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Japanese Ginger Pork (Shogayaki)
Shoga means “ginger” in Japanese, and yaki translates as “grilled,” though the term is sometimes applied to foods that are fried or griddled. In the popular dish known as shogayaki, thinly sliced pork is cooked with a lightly sweetened, very gingery soy-based sauce. We use pork tenderloin cut into quarters and pounded into thin cutlets. A quick soak in a marinade that later becomes the sauce ensures the cutlets are thoroughly flavored. Shredded green cabbage and steamed rice are the classic accompaniments.
01In a wide, shallow bowl whisk together the soy sauce, mirin, sake, miso and ginger. Cut the pork tenderloin in half crosswise, making the tail-end half slightly larger, then cut each piece in half lengthwise. Place 2 pieces of pork between 2 large sheets of plastic wrap. Using a meat pounder, gently pound each piece to an even ¼-inch thickness. Repeat with the 2 remaining pieces. Add the cutlets to the soy mixture and turn to coat, then let marinate at room temperature for 15 minutes.
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Dear Sir/Madame, Would you recommend a sake to use in your recipes please. I see Mirin in the Milk Street pantry but no sake. Much appreciate all the Milk Street recipes I have made and can't wait to try the Japanese recipes (as soon as I can lay my hands on the sake!). Thank you.
Hi Marilyn -
The world of sake is wide—flavors might be fruity, floral, even bubble-gummy—but for cooking, we opt for basic, inexpensive bottles. In the same way that you want to buy a wine you would want to drink you should buy a sake you would want to drink as well. A wine or liquor store can guide you to an affordable, drinkable option. However, unlike wine, fresher is better. Most sakes do not age very well so buy a small bottle if you are only using it for cooking. Some other ideas to use it up: steaming fish or shellfish, in a marinade for steak, or really anywhere you would use white wine you can substitute sake.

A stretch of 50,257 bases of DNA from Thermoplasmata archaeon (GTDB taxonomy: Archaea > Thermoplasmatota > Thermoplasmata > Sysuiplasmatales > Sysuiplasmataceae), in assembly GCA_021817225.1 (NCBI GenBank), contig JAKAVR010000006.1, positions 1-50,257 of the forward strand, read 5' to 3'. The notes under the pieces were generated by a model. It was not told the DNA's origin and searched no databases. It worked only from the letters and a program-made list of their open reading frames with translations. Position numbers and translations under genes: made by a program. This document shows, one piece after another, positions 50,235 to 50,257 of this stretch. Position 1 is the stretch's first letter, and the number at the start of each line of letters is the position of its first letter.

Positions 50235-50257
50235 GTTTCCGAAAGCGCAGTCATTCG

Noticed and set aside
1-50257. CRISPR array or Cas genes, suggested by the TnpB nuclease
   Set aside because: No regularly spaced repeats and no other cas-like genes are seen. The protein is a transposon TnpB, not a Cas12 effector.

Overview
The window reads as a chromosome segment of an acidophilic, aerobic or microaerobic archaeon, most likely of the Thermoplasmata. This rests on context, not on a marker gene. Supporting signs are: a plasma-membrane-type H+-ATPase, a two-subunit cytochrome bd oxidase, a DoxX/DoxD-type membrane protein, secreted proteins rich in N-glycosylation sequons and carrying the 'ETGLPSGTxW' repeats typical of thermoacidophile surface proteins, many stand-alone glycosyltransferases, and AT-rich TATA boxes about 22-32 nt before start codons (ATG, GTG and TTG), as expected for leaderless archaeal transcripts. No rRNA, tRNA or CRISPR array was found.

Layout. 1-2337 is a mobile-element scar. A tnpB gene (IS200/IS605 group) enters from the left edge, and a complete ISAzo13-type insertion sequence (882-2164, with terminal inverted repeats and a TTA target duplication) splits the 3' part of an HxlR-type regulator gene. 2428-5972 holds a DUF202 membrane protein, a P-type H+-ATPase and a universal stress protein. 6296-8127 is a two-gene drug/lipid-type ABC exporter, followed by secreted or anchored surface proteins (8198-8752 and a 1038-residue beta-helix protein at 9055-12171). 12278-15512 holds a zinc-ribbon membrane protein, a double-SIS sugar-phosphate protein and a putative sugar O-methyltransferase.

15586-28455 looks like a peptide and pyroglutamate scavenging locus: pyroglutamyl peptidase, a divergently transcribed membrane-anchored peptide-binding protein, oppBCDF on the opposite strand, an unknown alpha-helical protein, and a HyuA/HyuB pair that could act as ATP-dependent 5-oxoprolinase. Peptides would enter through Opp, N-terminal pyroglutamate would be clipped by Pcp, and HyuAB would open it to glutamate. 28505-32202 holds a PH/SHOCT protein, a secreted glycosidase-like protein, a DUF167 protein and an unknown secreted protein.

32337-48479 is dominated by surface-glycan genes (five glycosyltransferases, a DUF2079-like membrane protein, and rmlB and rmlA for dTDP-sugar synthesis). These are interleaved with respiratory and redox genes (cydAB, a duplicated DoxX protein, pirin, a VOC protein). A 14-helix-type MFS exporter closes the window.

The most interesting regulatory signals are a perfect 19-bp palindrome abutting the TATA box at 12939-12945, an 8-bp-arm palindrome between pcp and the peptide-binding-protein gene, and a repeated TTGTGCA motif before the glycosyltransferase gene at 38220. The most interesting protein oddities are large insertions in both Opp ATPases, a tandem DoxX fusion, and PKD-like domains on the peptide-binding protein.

The Milk Street Team
This was a ginger bomb. I quite liked it but my family ate it... well, gingerly, and then stopped after a few bites. Yes, I know, the title of the recipe is "Japanese GINGER Pork" [emphasis mine], so all together now, "DUUHHH." But if you've never tried this sort of thing, be prepared. (Next time--if there is one--I'll reduce the ginger by 3/4 and call it teriyaki.) If you don't serve it with sake, try an artisanal ginger ale or the spicy Blenheim's.
This is really fantastic! I couldn't find any decent quality mirin available locally, so based on suggestions on other sites I used 3 tablespoons of unseasoned rice vinegar and 1 teaspoon of honey as a substitute. I also purchased a knob of ginger that was too small, so ended up with only 1 tablespoon of grated ginger, but as David E. points out that is actually plenty!
Will be making this again and again.
Succulent, sweet, savory, scrumptious. This is in the top ten of our Tuesday night dinners. The pork's delightfully tender and the sauce envelops the cutlets beautifully. When no one was looking, I even licked the pan (after it cooled)—it's so addictive. When we first tried this, we were surprised the cabbage was served uncooked and undressed, but it became a great accompaniment to the pork and the rice. (I may have had some Kewpie Mayo on hand just in case, keeping it in a Japanese vein.) Easy and delicious, and highly recommended.